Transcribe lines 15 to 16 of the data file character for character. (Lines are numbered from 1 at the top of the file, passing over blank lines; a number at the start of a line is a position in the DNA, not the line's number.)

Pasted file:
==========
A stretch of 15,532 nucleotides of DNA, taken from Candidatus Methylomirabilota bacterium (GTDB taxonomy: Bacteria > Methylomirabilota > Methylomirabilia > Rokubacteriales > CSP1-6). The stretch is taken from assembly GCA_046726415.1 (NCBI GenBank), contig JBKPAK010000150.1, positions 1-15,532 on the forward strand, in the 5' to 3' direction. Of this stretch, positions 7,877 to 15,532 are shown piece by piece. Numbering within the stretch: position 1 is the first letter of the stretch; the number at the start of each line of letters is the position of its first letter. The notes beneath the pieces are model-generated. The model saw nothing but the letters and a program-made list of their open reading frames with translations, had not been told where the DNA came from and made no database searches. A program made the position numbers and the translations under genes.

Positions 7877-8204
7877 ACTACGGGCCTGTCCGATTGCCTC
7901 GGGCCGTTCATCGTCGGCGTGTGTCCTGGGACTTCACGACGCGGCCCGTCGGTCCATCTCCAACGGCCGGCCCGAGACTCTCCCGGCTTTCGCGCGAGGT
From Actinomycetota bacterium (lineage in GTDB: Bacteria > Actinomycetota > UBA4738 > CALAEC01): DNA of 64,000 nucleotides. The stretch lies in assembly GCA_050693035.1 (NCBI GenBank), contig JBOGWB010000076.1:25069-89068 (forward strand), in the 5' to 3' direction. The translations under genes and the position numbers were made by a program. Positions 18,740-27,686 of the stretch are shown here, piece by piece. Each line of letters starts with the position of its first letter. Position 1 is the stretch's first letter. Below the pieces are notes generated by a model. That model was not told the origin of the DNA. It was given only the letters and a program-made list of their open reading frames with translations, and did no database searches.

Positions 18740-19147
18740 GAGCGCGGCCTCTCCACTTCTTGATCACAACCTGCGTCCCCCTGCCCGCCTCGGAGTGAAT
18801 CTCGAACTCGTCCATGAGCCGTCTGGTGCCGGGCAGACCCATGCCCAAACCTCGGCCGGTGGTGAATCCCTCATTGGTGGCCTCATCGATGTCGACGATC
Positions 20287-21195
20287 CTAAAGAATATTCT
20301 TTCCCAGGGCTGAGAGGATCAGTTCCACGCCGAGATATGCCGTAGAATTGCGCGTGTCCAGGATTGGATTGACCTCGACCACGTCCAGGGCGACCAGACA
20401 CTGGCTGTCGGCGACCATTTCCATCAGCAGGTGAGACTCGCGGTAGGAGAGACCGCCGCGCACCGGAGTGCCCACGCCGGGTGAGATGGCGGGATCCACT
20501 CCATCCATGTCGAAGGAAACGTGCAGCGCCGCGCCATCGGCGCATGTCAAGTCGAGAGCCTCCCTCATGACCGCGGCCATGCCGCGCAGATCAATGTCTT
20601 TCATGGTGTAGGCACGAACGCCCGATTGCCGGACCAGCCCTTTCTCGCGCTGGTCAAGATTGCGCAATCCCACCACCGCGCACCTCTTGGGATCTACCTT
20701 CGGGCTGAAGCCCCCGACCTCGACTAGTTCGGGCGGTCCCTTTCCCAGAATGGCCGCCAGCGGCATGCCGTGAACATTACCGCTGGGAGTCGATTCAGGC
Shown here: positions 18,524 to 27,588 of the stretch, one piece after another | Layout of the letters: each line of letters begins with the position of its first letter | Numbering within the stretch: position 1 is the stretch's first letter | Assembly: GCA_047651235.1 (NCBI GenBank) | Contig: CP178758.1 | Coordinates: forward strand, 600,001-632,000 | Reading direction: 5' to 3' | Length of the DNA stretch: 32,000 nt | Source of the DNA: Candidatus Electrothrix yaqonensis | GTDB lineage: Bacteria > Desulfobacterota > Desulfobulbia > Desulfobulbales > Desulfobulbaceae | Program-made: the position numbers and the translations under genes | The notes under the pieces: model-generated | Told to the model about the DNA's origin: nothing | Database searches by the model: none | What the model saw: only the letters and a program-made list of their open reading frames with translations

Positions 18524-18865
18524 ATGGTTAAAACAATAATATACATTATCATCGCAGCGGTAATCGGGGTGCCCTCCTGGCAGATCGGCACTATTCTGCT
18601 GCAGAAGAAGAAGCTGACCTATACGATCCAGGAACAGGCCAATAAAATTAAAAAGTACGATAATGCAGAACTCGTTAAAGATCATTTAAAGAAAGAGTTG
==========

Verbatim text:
20701 CGGGCTGAAGCCCCCGACCTCGACTAGTTCGGGCGGTCCCTTTCCCAGAATGGCCGCCAGCGGCATGCCGTGAACATTACCGCTGGGAGTCGATTCAGGC
Shown here: positions 18,524 to 27,588 of the stretch, one piece after another | Layout of the letters: each line of letters begins with the position of its first letter | Numbering within the stretch: position 1 is the stretch's first letter | Assembly: GCA_047651235.1 (NCBI GenBank) | Contig: CP178758.1 | Coordinates: forward strand, 600,001-632,000 | Reading direction: 5' to 3' | Length of the DNA stretch: 32,000 nt | Source of the DNA: Candidatus Electrothrix yaqonensis | GTDB lineage: Bacteria > Desulfobacterota > Desulfobulbia > Desulfobulbales > Desulfobulbaceae | Program-made: the position numbers and the translations under genes | The notes under the pieces: model-generated | Told to the model about the DNA's origin: nothing | Database searches by the model: none | What the model saw: only the letters and a program-made list of their open reading frames with translations